Lo and behold, Troy Tulowitzki grounded a full count fastball to Johnson, who picked it and tossed to Stammen for the third out. I immediately turned to my friend Toby Nixon and said "We just saw a major league record at least tied, and maybe set--three putouts in an inning by a pitcher may've never happened before." The thought crossed my mind that three assists in an inning by a first baseman might also be a record, but I mentioned to Toby that since an assist can be awarded without a putout being recorded (e.g., ground ball to third, clean throw across to beat the runner in plenty of time, first baseman drops the ball, scoring goes 5-E3), it's possible that a first baseman could've had four assists in an inning.

With a little research this morning (thanks, Baseball Almanac), I've learned that:
  • we witnessed two major league records tied--P putouts in an inning and 1B assists in an inning
  • this was the 13th time in MLB history that a pitcher had three putouts in an inning
  • this was the 12th time in MLB history that a first baseman had three assists in an inning
  • this was the seventh time in NL history that three 3-1 putouts in an inning had occurred
  • that three 3-1 putouts in an inning has occurred only once in AL history--ironically with Dick "Dr. Strangeglove" Stuart on the fielding end, in the summer of '63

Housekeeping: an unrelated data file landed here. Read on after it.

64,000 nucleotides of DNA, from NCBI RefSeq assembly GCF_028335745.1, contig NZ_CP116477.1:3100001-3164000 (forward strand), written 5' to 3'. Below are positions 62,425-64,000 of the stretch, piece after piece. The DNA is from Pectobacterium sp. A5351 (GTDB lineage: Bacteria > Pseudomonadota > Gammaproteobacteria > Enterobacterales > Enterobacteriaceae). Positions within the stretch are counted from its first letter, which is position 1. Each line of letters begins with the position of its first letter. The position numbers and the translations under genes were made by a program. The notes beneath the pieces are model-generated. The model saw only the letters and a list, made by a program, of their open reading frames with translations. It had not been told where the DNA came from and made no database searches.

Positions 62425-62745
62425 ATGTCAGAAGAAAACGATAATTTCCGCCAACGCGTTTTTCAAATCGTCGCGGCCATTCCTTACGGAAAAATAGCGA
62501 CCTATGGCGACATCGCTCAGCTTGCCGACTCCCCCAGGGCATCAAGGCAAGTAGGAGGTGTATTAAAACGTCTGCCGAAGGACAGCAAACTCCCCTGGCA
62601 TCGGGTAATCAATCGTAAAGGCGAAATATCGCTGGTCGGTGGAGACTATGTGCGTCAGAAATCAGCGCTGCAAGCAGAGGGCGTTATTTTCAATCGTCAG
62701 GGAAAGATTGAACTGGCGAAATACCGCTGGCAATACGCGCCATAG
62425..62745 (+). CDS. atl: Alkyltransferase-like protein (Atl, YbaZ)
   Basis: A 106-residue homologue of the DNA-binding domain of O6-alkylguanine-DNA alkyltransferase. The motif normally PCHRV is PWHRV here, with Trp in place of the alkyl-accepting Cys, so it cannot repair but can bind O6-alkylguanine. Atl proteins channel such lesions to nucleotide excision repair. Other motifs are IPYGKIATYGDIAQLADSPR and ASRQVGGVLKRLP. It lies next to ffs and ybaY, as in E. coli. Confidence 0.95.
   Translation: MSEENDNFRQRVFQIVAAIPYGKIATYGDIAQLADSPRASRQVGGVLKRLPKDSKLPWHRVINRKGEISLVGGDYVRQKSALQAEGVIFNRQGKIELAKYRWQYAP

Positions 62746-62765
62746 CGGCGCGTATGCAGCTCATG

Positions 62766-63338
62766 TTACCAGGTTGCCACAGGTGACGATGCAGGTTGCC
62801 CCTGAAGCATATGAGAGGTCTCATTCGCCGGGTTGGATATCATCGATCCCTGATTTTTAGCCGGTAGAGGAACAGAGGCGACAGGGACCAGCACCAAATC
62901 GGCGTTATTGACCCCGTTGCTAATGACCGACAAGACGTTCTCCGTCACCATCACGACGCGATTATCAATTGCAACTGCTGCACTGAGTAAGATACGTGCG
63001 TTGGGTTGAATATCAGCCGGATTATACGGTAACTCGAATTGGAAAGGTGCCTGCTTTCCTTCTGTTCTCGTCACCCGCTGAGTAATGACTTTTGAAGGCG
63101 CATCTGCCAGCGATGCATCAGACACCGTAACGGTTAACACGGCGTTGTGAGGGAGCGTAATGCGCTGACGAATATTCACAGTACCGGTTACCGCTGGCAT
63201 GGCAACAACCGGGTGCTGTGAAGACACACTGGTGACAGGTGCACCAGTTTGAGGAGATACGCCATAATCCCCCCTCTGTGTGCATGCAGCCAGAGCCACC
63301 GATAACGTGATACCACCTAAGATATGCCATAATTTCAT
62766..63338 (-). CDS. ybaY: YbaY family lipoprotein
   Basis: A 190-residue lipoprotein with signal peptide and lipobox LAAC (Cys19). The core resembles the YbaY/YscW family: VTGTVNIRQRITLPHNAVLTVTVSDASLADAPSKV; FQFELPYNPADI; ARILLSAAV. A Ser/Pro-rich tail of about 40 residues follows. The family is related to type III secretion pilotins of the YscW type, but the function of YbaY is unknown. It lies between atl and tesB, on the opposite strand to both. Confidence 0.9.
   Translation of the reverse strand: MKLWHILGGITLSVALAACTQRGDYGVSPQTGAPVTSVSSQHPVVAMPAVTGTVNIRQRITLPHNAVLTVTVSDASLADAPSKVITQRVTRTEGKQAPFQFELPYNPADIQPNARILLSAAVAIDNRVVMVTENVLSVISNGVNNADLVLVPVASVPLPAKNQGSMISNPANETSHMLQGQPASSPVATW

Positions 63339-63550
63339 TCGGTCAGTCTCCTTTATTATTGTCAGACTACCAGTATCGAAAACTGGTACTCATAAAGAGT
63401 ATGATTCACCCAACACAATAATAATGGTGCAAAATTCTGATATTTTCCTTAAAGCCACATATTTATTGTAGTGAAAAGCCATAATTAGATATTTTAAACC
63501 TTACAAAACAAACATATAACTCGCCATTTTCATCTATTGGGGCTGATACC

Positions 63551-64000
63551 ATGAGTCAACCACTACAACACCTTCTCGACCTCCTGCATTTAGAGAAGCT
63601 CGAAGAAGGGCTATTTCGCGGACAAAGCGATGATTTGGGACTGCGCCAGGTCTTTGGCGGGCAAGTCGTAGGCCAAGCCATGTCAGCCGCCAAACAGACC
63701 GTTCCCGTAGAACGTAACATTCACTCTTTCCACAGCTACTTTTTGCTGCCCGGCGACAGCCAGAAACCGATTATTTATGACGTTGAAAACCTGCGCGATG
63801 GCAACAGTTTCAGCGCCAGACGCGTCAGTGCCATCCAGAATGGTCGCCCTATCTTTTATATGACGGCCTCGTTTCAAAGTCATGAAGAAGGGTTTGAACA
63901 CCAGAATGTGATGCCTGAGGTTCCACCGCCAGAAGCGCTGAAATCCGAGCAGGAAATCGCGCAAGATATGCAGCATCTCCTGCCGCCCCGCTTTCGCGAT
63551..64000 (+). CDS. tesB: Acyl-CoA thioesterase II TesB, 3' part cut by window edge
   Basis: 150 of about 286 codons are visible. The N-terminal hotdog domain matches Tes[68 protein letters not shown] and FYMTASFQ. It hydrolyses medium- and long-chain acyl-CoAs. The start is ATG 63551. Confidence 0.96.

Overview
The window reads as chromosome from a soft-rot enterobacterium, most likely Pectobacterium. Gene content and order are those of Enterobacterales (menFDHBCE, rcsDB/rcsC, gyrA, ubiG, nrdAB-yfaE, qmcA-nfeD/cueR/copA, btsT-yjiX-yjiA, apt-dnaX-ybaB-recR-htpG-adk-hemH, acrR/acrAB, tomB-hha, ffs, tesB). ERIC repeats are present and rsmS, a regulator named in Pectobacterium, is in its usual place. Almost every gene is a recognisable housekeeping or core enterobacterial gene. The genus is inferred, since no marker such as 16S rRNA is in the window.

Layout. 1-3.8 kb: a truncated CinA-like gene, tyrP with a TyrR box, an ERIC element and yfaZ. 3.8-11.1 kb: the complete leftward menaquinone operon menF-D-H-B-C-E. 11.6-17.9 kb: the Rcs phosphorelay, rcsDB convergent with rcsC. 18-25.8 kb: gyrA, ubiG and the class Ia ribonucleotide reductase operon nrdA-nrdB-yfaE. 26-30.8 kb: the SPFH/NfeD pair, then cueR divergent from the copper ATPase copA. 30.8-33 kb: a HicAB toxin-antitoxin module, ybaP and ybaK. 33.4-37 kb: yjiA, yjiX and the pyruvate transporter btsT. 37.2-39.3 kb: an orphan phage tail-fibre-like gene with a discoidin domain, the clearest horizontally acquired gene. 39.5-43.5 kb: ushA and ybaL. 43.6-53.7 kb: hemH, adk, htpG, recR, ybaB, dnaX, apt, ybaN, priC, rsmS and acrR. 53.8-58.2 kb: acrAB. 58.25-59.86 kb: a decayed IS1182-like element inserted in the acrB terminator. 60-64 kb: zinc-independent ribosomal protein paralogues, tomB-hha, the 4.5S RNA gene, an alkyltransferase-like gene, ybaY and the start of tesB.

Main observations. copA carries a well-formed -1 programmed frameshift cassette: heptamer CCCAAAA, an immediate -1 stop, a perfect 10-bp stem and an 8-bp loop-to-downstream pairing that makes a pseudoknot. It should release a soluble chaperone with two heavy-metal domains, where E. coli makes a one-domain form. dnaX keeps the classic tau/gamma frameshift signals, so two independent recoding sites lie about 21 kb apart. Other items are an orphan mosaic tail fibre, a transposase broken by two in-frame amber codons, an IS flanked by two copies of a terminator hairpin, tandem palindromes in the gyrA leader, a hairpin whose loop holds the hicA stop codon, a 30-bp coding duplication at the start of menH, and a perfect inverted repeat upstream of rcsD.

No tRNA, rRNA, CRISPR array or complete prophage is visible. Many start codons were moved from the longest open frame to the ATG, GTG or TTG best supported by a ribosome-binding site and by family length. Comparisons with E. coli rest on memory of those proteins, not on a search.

The statistically interesting part of the entire equation is that while this was the seventh time in NL history that three 3-1 putouts have occurred in a single inning, it was the fourth time it's happened in the fourth inning. When you do the math on how infinitesimally small the chances are of this happening, it gets even cooler. I'm not even going to try to calculate this, but at 162 games per team per season, times number of defensive innings, times number of teams, then do the same going back through pre-expansion, 154-game seasons, you end up with a whole lot of defensive innings, but only now seven instances where this has happened--four of which happened in the fourth inning.

You know what? That's pretty freakin' cool.

A few more statistical niceties on the topic of three 3-1 putouts in an inning...

Well, wait a second. Baseball Almanac lists most putouts by a pitcher in an inning, and most assists by a first baseman in an inning. Comparing those lists is how I came up with the number of seven NL cases. But, maybe it's only six. Read on...

According to Baseball Almanac's records, the first recorded instance in NL history was in 1975, when Andre Thornton of the Cubs fielded three grounders, delivering the ball to Rick Reuschel. For all I know, I might've been watching Jack Brickhouse describe the action on WGN that day after school. The interesting piece here is that Big Daddy, while a decent fielder for a guy of his considerable (and I mean considerable) girth, managed to get to the bag all three times.